(CNN) - Sen. Joe Manchin, a conservative Democrat from West Virginia and "proud gun owner," said Monday he believes last week's Connecticut elementary school shooting should be the tipping point in the debate over limiting gun rights.
"Who would have ever thought, in America, or anywhere in the world, that children would be slaughtered?" he said on CNN's "Amanpour." "You know, that–it's changed me."
(CNN) - South Carolina Gov. Nikki Haley called former state Attorney General Henry McMaster at 10 p.m. Sunday night to tell him he will not be the pick to replace outgoing Sen. Jim DeMint, a Republican source told CNN Monday.
McMaster was one of five Republicans on Haley's short list of potential Senate appointees.
(CNN) - Election Day has long since passed and President Barack Obama remains the country's pick for the White House, but Monday marks the day electors from every state meet to officially vote the incumbent into office.
November 6 saw Obama pass the electoral threshold of 270 – from a total of 538 votes - as ballots from Ohio rolled in, besting Republican presidential nominee Mitt Romney. Ultimately, Obama won 332 electoral votes, with 51% of the popular vote, to Romney's 207, with 47% of the popular vote.
The CNN Washington Bureau’s morning speed read of the top stories making news from around the country and the world. Click on the headlines for more.
CNN: Feinstein to introduce assault weapons ban bill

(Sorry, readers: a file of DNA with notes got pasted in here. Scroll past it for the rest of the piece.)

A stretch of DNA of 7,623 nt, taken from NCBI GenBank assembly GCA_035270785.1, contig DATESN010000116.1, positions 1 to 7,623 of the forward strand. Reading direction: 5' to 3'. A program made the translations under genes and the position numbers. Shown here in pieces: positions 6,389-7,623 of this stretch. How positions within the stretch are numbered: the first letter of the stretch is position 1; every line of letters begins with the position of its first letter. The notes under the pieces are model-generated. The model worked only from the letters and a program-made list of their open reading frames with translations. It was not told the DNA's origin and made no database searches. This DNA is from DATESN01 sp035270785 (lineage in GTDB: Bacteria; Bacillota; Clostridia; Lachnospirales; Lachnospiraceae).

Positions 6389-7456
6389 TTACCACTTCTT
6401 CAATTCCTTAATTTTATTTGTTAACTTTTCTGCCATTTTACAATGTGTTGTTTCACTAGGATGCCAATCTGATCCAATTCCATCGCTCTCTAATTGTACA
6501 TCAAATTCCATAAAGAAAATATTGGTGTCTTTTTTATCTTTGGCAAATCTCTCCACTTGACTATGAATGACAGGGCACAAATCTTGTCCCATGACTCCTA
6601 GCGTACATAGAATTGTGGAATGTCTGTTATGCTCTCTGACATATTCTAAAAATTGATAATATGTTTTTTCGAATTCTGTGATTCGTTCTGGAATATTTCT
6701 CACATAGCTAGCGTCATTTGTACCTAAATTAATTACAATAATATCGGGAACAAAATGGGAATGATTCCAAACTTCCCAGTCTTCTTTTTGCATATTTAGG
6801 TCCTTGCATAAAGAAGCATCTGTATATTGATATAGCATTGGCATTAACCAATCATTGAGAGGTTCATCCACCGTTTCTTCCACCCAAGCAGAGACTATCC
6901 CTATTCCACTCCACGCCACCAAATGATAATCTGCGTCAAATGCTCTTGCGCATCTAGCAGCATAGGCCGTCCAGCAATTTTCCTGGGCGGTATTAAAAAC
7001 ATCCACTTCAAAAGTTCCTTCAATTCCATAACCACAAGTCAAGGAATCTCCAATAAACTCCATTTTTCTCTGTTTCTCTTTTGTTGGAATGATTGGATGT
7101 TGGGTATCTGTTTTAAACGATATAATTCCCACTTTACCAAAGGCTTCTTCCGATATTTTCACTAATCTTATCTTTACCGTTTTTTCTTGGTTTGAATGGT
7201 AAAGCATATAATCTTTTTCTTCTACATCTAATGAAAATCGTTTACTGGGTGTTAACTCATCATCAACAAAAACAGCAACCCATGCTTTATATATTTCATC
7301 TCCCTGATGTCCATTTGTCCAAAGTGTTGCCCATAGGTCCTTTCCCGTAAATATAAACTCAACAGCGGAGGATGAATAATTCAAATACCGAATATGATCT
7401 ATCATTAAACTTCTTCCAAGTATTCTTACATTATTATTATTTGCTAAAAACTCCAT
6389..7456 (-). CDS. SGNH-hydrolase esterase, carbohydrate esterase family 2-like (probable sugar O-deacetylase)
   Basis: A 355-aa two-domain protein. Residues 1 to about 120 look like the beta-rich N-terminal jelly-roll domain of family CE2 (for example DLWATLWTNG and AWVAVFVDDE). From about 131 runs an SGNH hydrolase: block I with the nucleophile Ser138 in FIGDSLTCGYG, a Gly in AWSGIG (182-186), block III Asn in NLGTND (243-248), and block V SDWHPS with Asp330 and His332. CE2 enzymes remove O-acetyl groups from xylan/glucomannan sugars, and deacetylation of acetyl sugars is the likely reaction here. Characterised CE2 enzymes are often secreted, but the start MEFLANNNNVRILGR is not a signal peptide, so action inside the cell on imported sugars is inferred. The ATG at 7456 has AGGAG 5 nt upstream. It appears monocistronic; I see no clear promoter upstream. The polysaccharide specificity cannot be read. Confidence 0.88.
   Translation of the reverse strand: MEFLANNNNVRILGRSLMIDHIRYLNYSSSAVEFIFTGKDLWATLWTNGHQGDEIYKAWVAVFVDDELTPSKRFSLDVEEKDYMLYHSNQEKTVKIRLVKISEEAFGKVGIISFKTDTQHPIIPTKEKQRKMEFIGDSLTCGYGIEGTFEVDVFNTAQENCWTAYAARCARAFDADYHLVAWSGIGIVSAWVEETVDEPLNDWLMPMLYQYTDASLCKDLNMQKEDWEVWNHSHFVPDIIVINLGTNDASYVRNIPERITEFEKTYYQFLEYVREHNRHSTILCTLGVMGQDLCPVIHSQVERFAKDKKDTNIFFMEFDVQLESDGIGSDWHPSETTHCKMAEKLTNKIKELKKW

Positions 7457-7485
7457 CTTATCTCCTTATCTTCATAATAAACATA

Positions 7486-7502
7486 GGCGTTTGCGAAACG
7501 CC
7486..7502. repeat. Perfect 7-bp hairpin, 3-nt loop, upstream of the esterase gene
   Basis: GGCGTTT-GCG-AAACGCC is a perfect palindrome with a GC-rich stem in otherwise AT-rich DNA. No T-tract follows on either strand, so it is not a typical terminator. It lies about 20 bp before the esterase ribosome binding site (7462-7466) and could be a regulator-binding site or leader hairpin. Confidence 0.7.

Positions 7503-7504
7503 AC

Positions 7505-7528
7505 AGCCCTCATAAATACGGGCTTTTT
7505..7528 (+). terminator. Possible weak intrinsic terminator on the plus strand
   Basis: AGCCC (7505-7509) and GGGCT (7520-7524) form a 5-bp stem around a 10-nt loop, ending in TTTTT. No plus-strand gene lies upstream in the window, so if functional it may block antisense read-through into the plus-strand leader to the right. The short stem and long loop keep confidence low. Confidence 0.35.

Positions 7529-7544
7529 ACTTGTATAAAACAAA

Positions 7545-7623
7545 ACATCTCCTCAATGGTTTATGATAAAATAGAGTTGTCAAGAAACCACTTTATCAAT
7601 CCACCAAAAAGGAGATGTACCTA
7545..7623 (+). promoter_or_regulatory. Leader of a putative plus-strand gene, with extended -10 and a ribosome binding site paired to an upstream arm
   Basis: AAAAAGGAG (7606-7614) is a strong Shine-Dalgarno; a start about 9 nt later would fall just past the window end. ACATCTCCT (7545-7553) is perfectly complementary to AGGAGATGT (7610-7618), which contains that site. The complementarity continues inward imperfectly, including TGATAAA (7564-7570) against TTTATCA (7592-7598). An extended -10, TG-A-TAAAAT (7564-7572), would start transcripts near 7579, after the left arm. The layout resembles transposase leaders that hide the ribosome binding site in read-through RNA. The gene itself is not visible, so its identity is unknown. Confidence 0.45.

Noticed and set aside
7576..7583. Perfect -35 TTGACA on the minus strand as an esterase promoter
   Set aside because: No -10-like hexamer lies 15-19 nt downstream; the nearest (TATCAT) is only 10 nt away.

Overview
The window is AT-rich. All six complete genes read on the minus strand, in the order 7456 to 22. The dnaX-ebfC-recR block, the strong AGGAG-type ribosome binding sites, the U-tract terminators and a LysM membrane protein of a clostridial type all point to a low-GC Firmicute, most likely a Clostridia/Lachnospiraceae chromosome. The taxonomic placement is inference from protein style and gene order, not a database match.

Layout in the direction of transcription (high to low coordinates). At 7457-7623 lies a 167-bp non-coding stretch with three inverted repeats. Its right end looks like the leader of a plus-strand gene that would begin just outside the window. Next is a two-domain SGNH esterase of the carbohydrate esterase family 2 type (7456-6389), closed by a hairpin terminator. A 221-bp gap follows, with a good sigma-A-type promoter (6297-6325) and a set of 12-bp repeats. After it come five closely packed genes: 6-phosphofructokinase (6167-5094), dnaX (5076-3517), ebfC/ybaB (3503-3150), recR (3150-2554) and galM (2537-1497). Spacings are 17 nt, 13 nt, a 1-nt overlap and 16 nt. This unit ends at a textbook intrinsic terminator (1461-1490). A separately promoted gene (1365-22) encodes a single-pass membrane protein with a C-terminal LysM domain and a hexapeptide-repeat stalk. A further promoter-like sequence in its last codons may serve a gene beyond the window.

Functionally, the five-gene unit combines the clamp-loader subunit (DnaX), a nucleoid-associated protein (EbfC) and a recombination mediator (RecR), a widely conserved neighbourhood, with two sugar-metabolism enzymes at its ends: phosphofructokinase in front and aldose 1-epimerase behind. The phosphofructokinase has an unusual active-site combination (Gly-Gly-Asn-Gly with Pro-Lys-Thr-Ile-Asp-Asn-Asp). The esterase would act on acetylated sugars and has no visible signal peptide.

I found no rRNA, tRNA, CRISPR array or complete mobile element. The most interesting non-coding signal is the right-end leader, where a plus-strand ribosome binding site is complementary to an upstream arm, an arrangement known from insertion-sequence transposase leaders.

Democratic Sen. Dianne Feinstein of California said Sunday the president will soon have legislation "to lead on" in the gun control debate, announcing she will introduce a bill next month in the Senate to place a ban on assault weapons. "We'll be prepared to go, and I hope the nation will really help," Feinstein said on NBC's "Meet the Press." Gun rights legislation has gained renewed attention since Friday's deadly elementary school shooting in Newtown, Connecticut, that left 20 students and six adults dead.
CNN: Gun debate gains traction as some lawmakers say it’s time to act
Lawmakers tend to stay quiet in the immediate aftermath of mass shootings, hoping to avoid attempts to politicize such tragedy. But two days after the attack that took the lives of 20 children and six adults at a Connecticut elementary school, lawmakers were eager to take on the gun debate Sunday – with many saying a tipping point had finally been reached to pass stricter laws. Another group of voices, however, argued that if Friday's tragedy proved anything, it was a need for more guns in the hands of people as a means for self-defense.